how it all started
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Michelle Kaufmann and Kevin Cullen designed in 2002 as their personal home. Light, simplicity, and sustainability – these are the inspiration for the Glidehouse™ home design. In 2002, when my husband, Kevin Cullen, and I were looking for an affordable home to buy in the San Francisco Bay region, we were frustrated by the lack […]
Michelle Kaufmann and Kevin Cullen designed in 2002 as their personal home.
Light, simplicity, and sustainability – these are the inspiration for the Glidehouse™ home design. In 2002, when my husband, Kevin Cullen, and I were looking for an affordable home to buy in the San Francisco Bay region, we were frustrated by the lack of options. From this challenge, however, came Kaufmann’s determination to create an alternative, and the Glidehouse was born.
This first, imaginative venture into green modular housing is a beautiful, energy-efficient home created from sustainable, prefabricated materials. Its name, Glidehouse, comes from the unique sliding glass and wooden doors placed throughout the home; the doors open to the outside and also conceal storage areas. Light streams through well-placed windows and outdoor spaces fit artfully around the house’s modular form.
The Glidehouse is modular, but it is also flexible. Recognizing that different people have different needs for their homes, we came up with designs ranging from a small cottage to a four-bedroom model. One of the keys to creating the ideal home is to select the design that best suits the clients’ personalities.
But flexibility and sustainability are only part of the spirit of this home. The design of the Glidehouse is intended not only to please the eye, but the soul. How it looks matters less than how it makes you feel when you are inside.
The first Glidehouse was our own residence. Since we wanted an affordable home, we knew that much of the challenge in designing the Glidehouse would be making it “feel” big even though the square footage was modest. We created models to study light and window placement. Recognizing that smart design choices can drastically reduce homeowner’s reliance on energy-demanding air-conditioning systems, I studied prevailing breeze patterns. My own negative experience with unhealthy indoor air in a rental home convinced Kaufmann that the design of the Glidehouse should prevent unhealthy mold and moisture accumulation. The home’s foam cell insulation and green materials ensure a healthy, clean indoor environment.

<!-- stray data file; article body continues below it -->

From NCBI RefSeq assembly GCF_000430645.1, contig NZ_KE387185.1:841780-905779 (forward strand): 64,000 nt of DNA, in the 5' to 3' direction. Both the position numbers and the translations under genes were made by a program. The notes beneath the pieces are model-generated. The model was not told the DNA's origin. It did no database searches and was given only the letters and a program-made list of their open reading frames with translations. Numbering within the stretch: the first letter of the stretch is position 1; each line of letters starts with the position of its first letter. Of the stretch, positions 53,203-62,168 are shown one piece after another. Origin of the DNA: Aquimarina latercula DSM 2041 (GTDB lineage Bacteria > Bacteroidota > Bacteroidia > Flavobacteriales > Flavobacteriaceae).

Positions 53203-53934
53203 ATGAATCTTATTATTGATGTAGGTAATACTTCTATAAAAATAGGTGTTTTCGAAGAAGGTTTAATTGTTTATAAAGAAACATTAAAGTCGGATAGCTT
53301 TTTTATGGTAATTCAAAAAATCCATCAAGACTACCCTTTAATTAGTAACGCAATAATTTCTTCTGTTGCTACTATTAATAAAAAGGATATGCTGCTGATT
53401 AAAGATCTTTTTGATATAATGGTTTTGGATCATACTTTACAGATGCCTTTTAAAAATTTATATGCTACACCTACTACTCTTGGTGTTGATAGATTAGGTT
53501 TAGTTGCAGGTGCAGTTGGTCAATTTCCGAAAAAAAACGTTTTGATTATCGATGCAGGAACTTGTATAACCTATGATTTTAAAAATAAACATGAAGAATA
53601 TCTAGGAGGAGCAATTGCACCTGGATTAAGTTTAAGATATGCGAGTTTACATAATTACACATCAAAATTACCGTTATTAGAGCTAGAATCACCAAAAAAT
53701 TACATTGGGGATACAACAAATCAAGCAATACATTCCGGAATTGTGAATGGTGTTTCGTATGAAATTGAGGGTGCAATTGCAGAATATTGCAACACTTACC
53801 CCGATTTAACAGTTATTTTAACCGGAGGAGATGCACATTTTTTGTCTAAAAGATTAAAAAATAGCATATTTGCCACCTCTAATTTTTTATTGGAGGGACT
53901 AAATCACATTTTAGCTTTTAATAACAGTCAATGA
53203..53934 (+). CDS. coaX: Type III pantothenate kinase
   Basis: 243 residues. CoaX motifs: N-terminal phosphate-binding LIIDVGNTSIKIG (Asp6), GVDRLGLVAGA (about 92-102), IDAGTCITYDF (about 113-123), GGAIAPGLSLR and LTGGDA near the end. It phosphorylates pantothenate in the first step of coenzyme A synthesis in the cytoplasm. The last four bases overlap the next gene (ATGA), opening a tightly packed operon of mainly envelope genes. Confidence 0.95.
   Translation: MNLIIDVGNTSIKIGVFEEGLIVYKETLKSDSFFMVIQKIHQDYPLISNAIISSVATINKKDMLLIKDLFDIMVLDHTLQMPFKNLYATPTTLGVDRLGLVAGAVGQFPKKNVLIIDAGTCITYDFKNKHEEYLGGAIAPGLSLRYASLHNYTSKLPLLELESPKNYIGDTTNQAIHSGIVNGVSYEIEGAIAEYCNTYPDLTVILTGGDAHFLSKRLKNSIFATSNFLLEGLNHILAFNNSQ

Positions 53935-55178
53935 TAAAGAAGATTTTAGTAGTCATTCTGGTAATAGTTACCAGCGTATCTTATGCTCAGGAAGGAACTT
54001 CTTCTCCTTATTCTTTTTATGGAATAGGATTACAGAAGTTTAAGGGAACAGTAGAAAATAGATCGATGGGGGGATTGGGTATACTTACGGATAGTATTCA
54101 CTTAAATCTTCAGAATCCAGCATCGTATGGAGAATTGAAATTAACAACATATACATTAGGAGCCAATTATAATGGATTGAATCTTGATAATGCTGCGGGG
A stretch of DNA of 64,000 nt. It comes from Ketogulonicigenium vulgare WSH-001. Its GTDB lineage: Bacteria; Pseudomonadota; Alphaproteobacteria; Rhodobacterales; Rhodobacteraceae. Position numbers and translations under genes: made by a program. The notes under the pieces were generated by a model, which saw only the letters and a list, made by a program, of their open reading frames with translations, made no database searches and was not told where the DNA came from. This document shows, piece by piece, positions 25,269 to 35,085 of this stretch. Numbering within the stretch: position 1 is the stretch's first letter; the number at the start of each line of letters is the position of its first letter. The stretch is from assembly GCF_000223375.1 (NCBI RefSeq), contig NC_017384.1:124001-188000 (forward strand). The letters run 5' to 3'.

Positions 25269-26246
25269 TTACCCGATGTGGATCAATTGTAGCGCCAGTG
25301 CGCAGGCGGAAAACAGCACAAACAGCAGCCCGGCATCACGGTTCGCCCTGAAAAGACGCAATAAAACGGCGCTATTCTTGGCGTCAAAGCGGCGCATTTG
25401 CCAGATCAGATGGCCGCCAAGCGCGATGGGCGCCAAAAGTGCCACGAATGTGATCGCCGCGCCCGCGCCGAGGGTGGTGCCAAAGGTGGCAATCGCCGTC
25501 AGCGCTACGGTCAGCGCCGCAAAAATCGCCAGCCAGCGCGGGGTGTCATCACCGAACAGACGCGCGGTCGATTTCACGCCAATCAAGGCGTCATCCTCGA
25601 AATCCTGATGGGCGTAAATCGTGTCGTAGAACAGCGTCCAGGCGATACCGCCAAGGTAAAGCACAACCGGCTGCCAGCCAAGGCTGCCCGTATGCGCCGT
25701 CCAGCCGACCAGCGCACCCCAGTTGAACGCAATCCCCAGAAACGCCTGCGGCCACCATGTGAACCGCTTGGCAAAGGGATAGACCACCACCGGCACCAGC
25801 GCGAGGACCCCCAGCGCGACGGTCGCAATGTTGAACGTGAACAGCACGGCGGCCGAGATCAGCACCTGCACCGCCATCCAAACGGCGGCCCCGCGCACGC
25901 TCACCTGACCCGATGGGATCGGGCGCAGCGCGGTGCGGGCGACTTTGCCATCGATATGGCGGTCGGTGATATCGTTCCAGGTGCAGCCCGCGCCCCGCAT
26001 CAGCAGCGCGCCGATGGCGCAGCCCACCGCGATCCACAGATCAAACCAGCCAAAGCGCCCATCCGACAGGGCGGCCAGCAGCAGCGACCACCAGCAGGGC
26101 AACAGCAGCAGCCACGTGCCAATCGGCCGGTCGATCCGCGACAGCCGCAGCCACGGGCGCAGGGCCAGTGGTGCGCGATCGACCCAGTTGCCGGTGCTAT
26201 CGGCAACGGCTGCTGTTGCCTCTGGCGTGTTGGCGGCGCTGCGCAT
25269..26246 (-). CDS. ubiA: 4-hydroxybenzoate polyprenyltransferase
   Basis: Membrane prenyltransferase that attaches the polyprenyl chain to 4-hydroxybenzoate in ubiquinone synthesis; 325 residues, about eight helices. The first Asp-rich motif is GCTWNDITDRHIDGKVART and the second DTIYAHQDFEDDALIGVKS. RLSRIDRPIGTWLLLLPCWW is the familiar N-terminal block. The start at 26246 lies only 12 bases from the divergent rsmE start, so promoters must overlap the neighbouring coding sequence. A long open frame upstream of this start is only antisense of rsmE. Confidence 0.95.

The interior of the Glidehouse embraces form, function, and aesthetics. Light-colored, rapidly-renewable bamboo flooring and an elegant open floor plan make the home appear spacious. A stepped kitchen island screens clutter without closing off the space to other rooms. One of the more notable features of the home is an FSC-certified wooden storage bar that stretches along an entire wall of the living room space. The wooden bar, with its sliding doors, not only offers considerable storage options, but it is also easily customized. It can be designed to accommodate collections of books, artwork, or any number of other objects. This allows the living space to remain open and uncluttered, adding to the spacious feeling of the Glidehouse.
Most importantly for Kevin and I, who are committed to sustainable living, the Glidehouse was designed to have as little impact as possible on the environment. The dual-pane glass windows and doors placed throughout the home maximize cross-ventilation and natural lighting while minimizing the need for artificial lighting and climate control. The main living space features a long wall made of sliding glass that, when open, allows natural light and air to flow through the home, reducing dependence on central air-conditioning. Ample kitchen windows bathe surfaces with natural light, and strategically-placed skylights and windows offer privacy and light in bathrooms. Bedrooms in the Glidehouse feature clerestory windows and sliding glass doors to further promote natural lighting and ventilation, as do exterior gliding wood sunshades.
The sloped roof of the Glidehouse encourages hot air to move upwards and quickly out of the house, and it is designed to accommodate the placement of solar panels. LED and fluorescent lighting as well as Energy Star appliances all promote energy sustainability. The sliding doors and wood screens further extend the home’s usable space by opening on to generous decks and a stunning view.
The merging of sustainability and beauty is best observed in the exterior of the Glidehouse. Here, long-lasting, low-maintenance materials such as cor-ten steel provide warmth and allow the home to nestle unobtrusively into its hillside lot. Unlike the cold, harsh image that “steel” conjures in most people’s minds, cor-ten steel is almost velvet-like in its appearance and texture, a tactile material reminiscent of the beautiful rusted steel structures of my childhood in Iowa.
The design of this home was purchased by another company and is not for sale by MKS.